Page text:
Catalunya’s Struggle for Independence: The pseudo-leftists case against the Catalan’s struggle for independence as a supposed uproar of a privileged province

 

 

 

Some pseudo-“Marxists” denounce the Catalan struggle for independence as the uproar of a privileged province. They claim that this struggle is primarily motivated by their desire to pay fewer taxes to the central Spanish government  as well as by the Catalan people’s disdain for poor provinces like Andalusia. As a result, such critics equate the Catalan independence movement with the Lega Nord in Italy’s Lombardy and Veneto.

 

Here are a few examples. Dimitris Bellantis, an ex-member of the Central Committee of SYRIZA in Greece, recently published an article at the website of the left-wing US magazine CounterPunch. He reminds his readers of the supposedly reactionary secessionist movement of the Kosovars against the Serbian state – in fact he is only reminding us of his Greek chauvinist adaption to the Serbian oppressor state which brutally subjugated the Kosovo Albanians for nearly a century. Concerning the Catalans’ desire for independence he writes:

 

Without the misuse and usurpation of that radical Catalan tradition of the past how different and how much more radical would the Catalan independence cause look than the cause of the Lega Lombarda’s “free Lombardy” in Italy or the cause of “free Flanders” in Belgium? How much more supportable? Isn’t it a case of the living wearing the dresses of the dead, as Marx formulated it in his classic work ‘The 18th Brumaire of Louis Bonaparte ‘?[1]

 

The British pseudo-Trotskyist grouplet “Socialist Fight” is blowing into the same horn. Remaining faithful to its social-imperialist disdain for revolutionary democratic uprisings of oppressed peoples, like those in Syria, SF goes even further. Quoting approvingly a prominent representative of the neoliberal chauvinist Spanish Ciudadanos party, which supports the Rajoys coup, and with the help of the notorious Article 155, they unconvincingly suggest that we compare the Catalan independence movement with the semi-fascist EuroMaidan movement in the Ukraine in the spring of 2014!

 

Win or lose, separatists could still take to the streets, warned Francesc de Carreras, a constitutional lawyer who helped launch Ciudadanos, a party firmly opposed to independence. “We should at least be ready for a Catalan version of Maidan,” he said, referring to the square in Kiev that became the centre of the Ukrainian ‘revolution’ in February 2014. “It could create an even more unpredictable and tense situation,” he said. “But the right to protest must also be respected in a democracy.” And there you have the rightist essence of the movement, as in the Maidan, a few foolish leftists were swept along with that movement in February 2014, as they were in the “revolution” against Morsi in Egypt a year earlier. When all those right-wing mass movements went so horribly wrong, in fact revealed their essence in the outcomes they produced, our “Marxists” were totally unable to explain and refused to examine their own errors.[2]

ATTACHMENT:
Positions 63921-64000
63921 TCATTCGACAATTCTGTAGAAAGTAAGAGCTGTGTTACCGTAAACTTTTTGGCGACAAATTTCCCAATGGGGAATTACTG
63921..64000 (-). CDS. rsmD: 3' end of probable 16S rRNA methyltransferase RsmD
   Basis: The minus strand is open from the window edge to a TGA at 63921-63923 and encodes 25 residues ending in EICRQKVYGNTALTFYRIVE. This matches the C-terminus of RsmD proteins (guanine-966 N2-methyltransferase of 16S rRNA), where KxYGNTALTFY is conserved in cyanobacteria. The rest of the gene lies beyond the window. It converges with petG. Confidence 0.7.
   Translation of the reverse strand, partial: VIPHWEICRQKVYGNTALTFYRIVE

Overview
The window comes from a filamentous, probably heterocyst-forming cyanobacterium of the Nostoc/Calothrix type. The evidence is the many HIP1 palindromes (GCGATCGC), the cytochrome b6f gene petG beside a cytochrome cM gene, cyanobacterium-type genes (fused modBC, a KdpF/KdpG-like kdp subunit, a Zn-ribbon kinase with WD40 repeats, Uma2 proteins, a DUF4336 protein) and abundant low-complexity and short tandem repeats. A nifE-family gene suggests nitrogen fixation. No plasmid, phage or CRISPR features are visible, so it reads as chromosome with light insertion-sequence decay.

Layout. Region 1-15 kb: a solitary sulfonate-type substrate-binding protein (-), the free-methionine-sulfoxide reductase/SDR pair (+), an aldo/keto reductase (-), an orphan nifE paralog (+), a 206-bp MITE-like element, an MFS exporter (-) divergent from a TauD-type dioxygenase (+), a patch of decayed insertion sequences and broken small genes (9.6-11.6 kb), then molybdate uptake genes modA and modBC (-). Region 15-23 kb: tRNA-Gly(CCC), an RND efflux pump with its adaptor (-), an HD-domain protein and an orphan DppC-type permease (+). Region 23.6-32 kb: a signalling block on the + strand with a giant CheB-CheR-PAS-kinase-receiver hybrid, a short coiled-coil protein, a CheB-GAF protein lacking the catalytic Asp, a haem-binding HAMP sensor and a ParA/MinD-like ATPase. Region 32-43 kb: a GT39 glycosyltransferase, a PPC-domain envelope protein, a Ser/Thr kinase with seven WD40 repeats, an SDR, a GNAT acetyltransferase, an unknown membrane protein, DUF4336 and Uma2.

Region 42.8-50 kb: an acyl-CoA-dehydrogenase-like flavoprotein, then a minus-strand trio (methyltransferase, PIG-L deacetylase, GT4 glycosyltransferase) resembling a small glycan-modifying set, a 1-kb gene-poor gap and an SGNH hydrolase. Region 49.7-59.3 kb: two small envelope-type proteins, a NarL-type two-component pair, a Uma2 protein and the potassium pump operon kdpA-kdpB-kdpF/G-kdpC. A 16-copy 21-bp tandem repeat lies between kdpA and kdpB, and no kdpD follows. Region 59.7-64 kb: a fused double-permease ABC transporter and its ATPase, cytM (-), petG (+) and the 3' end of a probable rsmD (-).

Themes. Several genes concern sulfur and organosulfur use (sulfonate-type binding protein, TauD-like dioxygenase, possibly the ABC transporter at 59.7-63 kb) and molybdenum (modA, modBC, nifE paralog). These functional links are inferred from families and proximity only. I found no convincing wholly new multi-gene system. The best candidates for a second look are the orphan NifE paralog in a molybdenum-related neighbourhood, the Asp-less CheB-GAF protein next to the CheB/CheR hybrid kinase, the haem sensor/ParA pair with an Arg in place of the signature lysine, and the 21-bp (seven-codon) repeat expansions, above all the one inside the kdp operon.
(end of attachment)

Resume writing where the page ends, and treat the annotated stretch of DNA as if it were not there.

It is certainly true that those Catalan capitalists and their compatriots of the upper-middle class who support the call for independence have not only national self-determination but also their own economic advantage in mind, like hoping to pay fewer taxes. This is, however, true for every capitalist and upper-middle class in all countries of the world where people who are discriminated against desire independence! The Chinese capitalists, the Irish middle class or the African businessmen who gave tacit support for the anti-colonial struggle in the 20th century certainly did this for similar selfish reasons! It is only the foolish Stalinists and petty-bourgeois nationalists who believe in the selfless motives of the bourgeoisie and the upper-middle class (in order to justify their own illusions), which in turn leads to the political subordination of the working class to these privileged classes.

 

In other words, for Marxists, the support of sectors of the capitalists and the upper-middle class for an independence movement is in itself neither an argument for nor against support by us. The decisive issue is whether a given movement for national self-determination represents or does not represent the desire of an oppressed or “dependent and underprivileged nation” (Lenin). [3].

 



[1] Dimitris Bellantis: On Catalonia: Debates in the Greek Left, October 18, 2017, https://www.counterpunch.org/2017/10/18/on-catalonia-debates-in-the-greek-left/. A similar point is made by an US academic, Benjamin Studebaker: “But this isn’t really about Catalonia versus Madrid–it’s about Catalonia versus Andalusia. (...) In the Catalan case, an independent Catalonia would mean that the Spanish government would have less tax revenue to redistribute to poor and working people in places like Andalusia.” (The Left-Wing Case Against Catalan Independence, 22.9.2017, https://benjaminstudebaker.com/2017/09/22/the-left-wing-case-against-catalan-independence/)

[2] Socialist Fight: The Rights of Nations to Self-determination: Catalonia’s Referendum and the Spanish State, 06/10/2017, https://socialistfight.com/2017/10/06/the-rights-of-nations-to-self-determination-catalonias-referendum-and-the-spanish-state/

[3] V. I. Lenin: Draft Theses on National and Colonial Questions for the Second Congress of the Communist International (1920), in: Lenin’s Collected Works (LCW), Progress Publishers, Moscow, 1965, Vol. 31, p. 148, http://marxists.org/archive/lenin/works/1920/jun/05.htm